Leukemia is reportedly one of the most common cancers in the world, with blood cancer diagnosis being more prevalent in men than women. Blood stem cell donations are often the only chance of survival for people living with the disease, with women making up 60% of registered donors on the global registry, as opposed to men who make up only 18%.
In light of Men’s Health Month, now is the perfect time to appeal to men to register as stem cell donors and play their part in deleting blood cancer.
Why Aren’t More Men Becoming Blood Stem Cell Donors?
According to two studies, women rated themselves higher in empathy than men.
“Women have more of an emotional connection when they hear about other people’s afflictions, be it men, women, or children.” says Patient Services and Donor Recruitment Manager, Xolani Hlongwane.
“We find that men need more facts and stats,” he points out.
“They want to know how long the procedure will take and what will be done with their DNA, for example. There is a logical process that they need to understand. So, when it comes to recruiting people to become blood stem cell donors, there can’t be a one-size-fits-all approach.”
Additionally, statistics reveal that women between the ages of 17 and 34 are almost twice as likely to become donors than men the same age.
“More importantly, young men make up the most long-term blood donors as they’re likely to have more iron which means that they can donate more regularly than women,” says Tumi Sole, a Corporate Attorney and founder of the social movement #CountryDuty.
Sole says that recruiting men to register as donors involves raising awareness around the blood stem cell donation process. He adds that since most men fear needles, educating them against various myths associated with blood donations may change the narrative.
Hlongwane says that contrary to widespread belief, donating stem cells is a completely non-invasive procedure. “If you are a successful match, the process of donating blood stem cells is painless, much like donating blood platelets.”
Hlongwane shares that men need to have a better understanding of how much they are needed to support our cause. Not only do they produce more stem cells due to their genetic and hormone makeup. They are also more likely to be available to donate, since women can’t do so during pregnancy and for at least six months after childbirth.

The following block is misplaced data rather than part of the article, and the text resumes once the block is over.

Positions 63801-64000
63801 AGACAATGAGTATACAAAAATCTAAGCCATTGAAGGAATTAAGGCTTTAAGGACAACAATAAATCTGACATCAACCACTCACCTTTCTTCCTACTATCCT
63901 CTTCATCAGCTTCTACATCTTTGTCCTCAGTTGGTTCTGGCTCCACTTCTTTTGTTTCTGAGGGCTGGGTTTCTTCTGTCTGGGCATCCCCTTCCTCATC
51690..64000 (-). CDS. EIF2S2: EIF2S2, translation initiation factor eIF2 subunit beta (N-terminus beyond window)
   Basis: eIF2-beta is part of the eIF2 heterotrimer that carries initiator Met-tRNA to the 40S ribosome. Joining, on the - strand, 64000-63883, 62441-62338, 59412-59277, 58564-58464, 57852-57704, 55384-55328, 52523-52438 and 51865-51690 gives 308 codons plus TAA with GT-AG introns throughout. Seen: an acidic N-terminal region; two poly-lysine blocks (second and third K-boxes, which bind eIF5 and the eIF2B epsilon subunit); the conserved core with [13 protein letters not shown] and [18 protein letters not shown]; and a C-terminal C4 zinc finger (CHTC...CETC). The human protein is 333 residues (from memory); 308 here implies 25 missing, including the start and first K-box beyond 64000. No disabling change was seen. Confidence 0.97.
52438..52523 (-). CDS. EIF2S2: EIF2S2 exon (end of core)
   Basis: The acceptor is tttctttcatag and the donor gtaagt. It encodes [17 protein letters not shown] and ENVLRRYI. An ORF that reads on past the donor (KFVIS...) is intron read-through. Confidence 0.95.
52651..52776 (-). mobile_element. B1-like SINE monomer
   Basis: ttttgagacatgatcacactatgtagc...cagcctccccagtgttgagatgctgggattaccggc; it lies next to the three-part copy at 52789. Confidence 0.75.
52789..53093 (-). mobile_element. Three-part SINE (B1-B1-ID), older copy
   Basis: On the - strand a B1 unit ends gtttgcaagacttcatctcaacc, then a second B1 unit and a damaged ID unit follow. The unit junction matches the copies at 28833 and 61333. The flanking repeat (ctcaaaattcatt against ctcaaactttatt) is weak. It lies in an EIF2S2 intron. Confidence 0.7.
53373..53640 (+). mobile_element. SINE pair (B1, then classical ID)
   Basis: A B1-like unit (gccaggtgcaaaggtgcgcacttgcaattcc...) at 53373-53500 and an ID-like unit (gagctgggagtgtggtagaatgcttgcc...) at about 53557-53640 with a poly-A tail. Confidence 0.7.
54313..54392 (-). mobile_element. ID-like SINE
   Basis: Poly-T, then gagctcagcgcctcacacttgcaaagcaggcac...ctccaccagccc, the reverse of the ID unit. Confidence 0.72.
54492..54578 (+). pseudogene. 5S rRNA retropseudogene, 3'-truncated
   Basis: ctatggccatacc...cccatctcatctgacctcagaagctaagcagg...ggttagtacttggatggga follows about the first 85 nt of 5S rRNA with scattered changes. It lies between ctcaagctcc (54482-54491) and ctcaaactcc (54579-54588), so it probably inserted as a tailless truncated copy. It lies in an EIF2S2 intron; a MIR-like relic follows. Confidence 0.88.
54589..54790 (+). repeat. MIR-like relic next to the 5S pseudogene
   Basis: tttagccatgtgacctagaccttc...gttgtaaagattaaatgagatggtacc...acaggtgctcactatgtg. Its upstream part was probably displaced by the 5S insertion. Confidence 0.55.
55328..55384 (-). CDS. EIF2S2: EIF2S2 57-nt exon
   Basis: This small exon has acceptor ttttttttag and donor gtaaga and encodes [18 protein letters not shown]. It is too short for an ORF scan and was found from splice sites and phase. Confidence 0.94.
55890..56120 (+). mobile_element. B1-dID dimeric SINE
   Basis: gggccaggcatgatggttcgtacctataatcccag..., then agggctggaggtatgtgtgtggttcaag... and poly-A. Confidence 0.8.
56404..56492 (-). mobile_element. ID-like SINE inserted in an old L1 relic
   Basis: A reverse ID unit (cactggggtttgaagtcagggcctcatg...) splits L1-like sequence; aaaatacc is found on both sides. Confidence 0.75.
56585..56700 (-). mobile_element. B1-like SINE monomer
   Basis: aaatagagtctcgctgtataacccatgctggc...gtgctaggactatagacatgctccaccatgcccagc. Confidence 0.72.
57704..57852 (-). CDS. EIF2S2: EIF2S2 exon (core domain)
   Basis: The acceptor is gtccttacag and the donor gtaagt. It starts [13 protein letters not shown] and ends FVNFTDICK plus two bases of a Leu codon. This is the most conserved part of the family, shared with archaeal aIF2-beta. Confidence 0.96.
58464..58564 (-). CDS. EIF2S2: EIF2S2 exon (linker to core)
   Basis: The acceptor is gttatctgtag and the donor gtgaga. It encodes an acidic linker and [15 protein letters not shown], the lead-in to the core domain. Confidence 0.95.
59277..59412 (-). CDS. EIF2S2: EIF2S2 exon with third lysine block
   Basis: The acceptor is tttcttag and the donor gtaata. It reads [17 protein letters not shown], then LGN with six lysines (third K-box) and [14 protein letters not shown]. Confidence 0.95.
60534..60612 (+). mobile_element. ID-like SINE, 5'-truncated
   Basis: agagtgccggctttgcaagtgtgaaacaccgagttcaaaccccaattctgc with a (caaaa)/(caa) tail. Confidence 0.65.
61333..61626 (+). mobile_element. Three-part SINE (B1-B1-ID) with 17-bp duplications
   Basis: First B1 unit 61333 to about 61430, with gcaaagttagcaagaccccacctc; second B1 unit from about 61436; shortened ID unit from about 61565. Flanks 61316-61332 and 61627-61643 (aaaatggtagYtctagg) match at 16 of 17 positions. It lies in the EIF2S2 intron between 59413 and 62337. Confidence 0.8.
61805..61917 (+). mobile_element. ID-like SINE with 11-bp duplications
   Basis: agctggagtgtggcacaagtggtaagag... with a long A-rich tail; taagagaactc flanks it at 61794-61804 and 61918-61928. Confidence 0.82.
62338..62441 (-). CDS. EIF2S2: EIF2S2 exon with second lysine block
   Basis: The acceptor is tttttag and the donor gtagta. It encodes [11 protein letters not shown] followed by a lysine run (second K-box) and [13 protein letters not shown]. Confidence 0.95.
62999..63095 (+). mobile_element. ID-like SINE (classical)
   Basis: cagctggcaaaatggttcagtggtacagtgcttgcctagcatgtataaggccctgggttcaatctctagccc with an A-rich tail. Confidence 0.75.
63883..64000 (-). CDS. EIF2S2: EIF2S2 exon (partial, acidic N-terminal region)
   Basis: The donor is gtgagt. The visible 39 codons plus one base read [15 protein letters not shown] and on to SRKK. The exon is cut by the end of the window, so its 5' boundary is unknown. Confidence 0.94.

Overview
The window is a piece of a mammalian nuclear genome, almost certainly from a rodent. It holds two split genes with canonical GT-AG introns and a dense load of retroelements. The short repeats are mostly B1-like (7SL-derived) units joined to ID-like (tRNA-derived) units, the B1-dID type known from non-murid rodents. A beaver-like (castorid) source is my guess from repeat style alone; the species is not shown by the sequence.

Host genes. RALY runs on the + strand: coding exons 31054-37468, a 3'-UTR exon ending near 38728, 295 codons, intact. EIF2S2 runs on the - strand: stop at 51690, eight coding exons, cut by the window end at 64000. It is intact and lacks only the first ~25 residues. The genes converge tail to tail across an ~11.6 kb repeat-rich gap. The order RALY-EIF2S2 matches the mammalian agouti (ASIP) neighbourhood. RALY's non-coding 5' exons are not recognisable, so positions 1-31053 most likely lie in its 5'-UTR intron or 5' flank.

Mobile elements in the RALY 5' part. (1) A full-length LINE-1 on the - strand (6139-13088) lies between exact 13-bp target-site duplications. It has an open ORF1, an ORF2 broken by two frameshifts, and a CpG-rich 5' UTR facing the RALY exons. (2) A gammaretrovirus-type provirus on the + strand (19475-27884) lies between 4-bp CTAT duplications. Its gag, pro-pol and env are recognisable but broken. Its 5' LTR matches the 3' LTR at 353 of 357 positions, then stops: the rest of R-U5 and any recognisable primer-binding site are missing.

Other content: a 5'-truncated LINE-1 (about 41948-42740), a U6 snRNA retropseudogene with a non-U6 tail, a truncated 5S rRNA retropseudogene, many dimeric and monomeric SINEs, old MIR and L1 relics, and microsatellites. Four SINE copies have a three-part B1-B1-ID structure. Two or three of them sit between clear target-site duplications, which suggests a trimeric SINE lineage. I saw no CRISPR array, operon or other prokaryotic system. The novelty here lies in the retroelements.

How does it work?
In over 90% of cases, Hlongwane explains that stem cells are taken from the bloodstream. He says the procedure does not require anesthetic or admission to the hospital. During the collection, blood will be drawn from one vein and passed through a machine that collects the stem cells, before the rest of the blood is returned to the body through the other arm.
It is normally completed within four to six hours, and although there are needles involved, these few hours of your time can save someone’s life.
“We urge all South African men to register to become stem cell donors and to continue this conversation with their peers. People living with blood cancers and disorders need you, and we need you, before it’s too late.”
Become A Donor
To register, please sign up here. For more information, contact DKMS Africa at 0800 12 10 82.
MAIN IMAGE CREDIT: Photo by Nguyễn Hiệp on Unsplash
Want to know more?
It’s not just gender disparities that exist in blood donation, as cultural influences may also inhibit individuals from becoming blood donors. In an opinion editorial, initiated sangoma UMakhosi Nomabutho explains why we must address the cultural beliefs inhibiting blood stem cell donation.